More information: Natalie J. Neubert et al, T cell–induced CSF1 promotes melanoma resistance to PD1 blockade, Science Translational Medicine (2018). DOI: 10.1126/scitranslmed.aan3311

Related Stories

Who might benefit from immunotherapy? New study suggests possible marker

January 16, 2018
While immunotherapy has made a big impact on cancer treatment, the fact remains that only about a quarter of patients respond to these treatments.

Targeting blood vessels to improve cancer immunotherapy

April 12, 2017
EPFL scientists have improved the efficacy of cancer immunotherapy by blocking two proteins that regulate the growth of tumor blood vessels.

Rare melanoma type highly responsive to immunotherapy

January 11, 2018
Desmoplastic melanoma is a rare subtype of melanoma that is commonly found on sun-exposed areas, such as the head and neck, and usually seen in older patients. Treatment is difficult because these tumors are often resistant ...

Researchers uncover novel mechanism by which tumors evade cancer immunotherapies

November 10, 2017
A Ludwig Cancer Research study led by Benoit Van den Eynde, Director of Ludwig Brussels, has identified a novel mechanism by which tumors of the aggressive skin cancer melanoma can resist cancer immunotherapy. Their paper, ...

Drug combination may improve impact of immunotherapy in head and neck cancer

September 21, 2017
Checkpoint inhibitor-based immunotherapy has been shown to be very effective in recurrent and metastatic head and neck cancer but only in a minority of patients. University of California San Diego School of Medicine researchers ...

Recommended for you

Pancreatic cancer genetic marker may predict outcomes with radiation therapy

October 22, 2018
Pancreatic cancer is one of the most difficult cancers to treat and is a leading cause of cancer-related deaths. Now, Sidney Kimmel Cancer Center—Jefferson Health and Lankenau Institute for Medical Research scientists find ...

RNA thought to spread cancer shows ability to suppress breast cancer metastasis

October 22, 2018
Researchers at The University of Texas MD Anderson Cancer Center have discovered that a form of RNA called metastasis-associated lung adenocarcinoma transcript 1 (MALAT1) appears to suppress breast cancer metastasis in mice, ...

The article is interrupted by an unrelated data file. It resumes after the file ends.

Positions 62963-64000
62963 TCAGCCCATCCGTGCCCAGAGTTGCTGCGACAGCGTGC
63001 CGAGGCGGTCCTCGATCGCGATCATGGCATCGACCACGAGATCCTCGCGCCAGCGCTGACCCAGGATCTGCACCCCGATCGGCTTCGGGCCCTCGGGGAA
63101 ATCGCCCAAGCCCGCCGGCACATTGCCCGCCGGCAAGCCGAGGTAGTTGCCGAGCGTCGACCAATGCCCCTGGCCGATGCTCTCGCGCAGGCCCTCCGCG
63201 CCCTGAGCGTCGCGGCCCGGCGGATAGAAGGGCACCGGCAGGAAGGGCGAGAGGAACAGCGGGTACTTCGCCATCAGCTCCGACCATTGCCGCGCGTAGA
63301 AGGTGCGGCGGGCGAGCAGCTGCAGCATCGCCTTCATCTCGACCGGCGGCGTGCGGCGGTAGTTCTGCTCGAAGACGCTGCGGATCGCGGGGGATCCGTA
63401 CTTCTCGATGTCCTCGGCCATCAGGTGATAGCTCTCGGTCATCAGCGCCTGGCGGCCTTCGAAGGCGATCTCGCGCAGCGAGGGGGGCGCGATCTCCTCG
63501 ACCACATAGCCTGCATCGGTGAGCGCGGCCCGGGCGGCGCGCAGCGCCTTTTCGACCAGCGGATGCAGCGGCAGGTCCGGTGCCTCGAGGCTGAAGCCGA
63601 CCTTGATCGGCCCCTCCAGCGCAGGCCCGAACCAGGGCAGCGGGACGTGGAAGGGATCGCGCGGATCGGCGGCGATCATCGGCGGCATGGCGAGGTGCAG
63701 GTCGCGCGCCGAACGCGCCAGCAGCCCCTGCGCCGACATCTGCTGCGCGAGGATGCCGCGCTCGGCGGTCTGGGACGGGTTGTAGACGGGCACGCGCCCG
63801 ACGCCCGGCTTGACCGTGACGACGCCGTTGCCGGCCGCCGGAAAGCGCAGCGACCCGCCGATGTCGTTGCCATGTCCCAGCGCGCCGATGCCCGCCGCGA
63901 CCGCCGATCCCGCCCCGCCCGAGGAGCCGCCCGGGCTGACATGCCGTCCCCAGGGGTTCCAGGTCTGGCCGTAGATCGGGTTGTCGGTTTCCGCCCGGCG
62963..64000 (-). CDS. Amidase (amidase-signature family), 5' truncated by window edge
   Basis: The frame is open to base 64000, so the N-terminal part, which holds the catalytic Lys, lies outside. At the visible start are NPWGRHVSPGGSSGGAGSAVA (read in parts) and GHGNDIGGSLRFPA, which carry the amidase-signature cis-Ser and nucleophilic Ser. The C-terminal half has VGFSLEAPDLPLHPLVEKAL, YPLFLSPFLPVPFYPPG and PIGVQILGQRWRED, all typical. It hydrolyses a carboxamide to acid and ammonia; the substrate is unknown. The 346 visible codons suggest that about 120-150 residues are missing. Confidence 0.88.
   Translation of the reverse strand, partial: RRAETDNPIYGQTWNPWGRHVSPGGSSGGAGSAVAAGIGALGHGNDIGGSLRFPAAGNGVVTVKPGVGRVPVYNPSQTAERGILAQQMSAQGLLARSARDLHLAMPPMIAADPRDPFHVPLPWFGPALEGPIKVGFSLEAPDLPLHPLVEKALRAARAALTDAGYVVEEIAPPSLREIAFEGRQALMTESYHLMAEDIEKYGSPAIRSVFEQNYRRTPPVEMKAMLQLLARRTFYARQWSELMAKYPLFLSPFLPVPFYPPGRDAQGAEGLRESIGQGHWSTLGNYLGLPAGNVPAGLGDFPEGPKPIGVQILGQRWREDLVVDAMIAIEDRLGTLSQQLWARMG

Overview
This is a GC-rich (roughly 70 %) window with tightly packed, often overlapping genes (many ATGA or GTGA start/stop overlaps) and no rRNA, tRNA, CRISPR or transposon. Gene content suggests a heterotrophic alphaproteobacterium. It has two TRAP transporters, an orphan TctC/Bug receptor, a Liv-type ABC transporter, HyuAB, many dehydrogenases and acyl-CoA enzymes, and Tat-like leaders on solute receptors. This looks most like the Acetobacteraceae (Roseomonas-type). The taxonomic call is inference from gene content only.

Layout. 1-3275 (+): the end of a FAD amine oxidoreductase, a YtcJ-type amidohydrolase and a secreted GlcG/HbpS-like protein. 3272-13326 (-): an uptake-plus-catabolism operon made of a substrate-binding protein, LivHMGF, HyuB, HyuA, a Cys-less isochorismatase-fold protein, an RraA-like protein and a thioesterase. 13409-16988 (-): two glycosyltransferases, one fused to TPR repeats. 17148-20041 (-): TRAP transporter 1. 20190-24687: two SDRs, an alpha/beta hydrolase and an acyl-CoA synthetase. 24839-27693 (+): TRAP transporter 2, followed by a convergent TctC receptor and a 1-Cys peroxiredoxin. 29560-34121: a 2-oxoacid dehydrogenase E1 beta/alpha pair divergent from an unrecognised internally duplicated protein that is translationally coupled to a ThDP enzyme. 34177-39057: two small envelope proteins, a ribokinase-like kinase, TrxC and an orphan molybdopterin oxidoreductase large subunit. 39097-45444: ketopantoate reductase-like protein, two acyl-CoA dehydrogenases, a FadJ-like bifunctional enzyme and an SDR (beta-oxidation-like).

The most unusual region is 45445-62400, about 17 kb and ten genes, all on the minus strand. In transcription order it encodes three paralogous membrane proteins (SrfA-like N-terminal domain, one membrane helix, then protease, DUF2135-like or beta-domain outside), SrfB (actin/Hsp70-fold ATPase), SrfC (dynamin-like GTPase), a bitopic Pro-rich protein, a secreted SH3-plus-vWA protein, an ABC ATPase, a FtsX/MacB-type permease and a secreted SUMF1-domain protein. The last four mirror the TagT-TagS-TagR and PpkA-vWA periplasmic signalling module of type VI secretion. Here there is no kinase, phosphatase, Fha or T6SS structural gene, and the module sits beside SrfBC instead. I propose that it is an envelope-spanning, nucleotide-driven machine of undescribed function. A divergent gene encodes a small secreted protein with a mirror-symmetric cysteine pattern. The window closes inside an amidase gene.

Revealing the molecular mystery of human liver cells

October 22, 2018
A map of the cells in the human liver has been created by University Health Network Transplant Program and University of Toronto researchers, revealing for the first time differences between individual cells at the molecular ...

New tool gives deeper understanding of glioblastoma

October 22, 2018
Researchers in the lab of Charles Danko at the Baker Institute for Animal Health have developed a new tool to study genetic "switches" active in glioblastoma tumors that drive growth of the cancer. In a new paper in Nature ...

Targeting a hunger hormone to treat obesity

October 22, 2018
About 64 per cent of Canadian adults are overweight or obese, according to Health Canada. That's a problem, because obesity promotes the emergence of chronic diseases such as type 2 diabetes, heart disease and some cancers.

New drug combination destroys chemo-resistant blood cancer

October 22, 2018
Researchers from The Ottawa Hospital and the University of Ottawa have developed a promising targeted strategy to treat chemotherapy-resistant acute myeloid leukemia (AML) and a diagnostic test to determine which AML patients ...

0 comments

Please sign in to add a comment. Registration is free, and takes less than a minute. Read more

Click here to reset your password.
Sign in to get notified via email when new comments are made.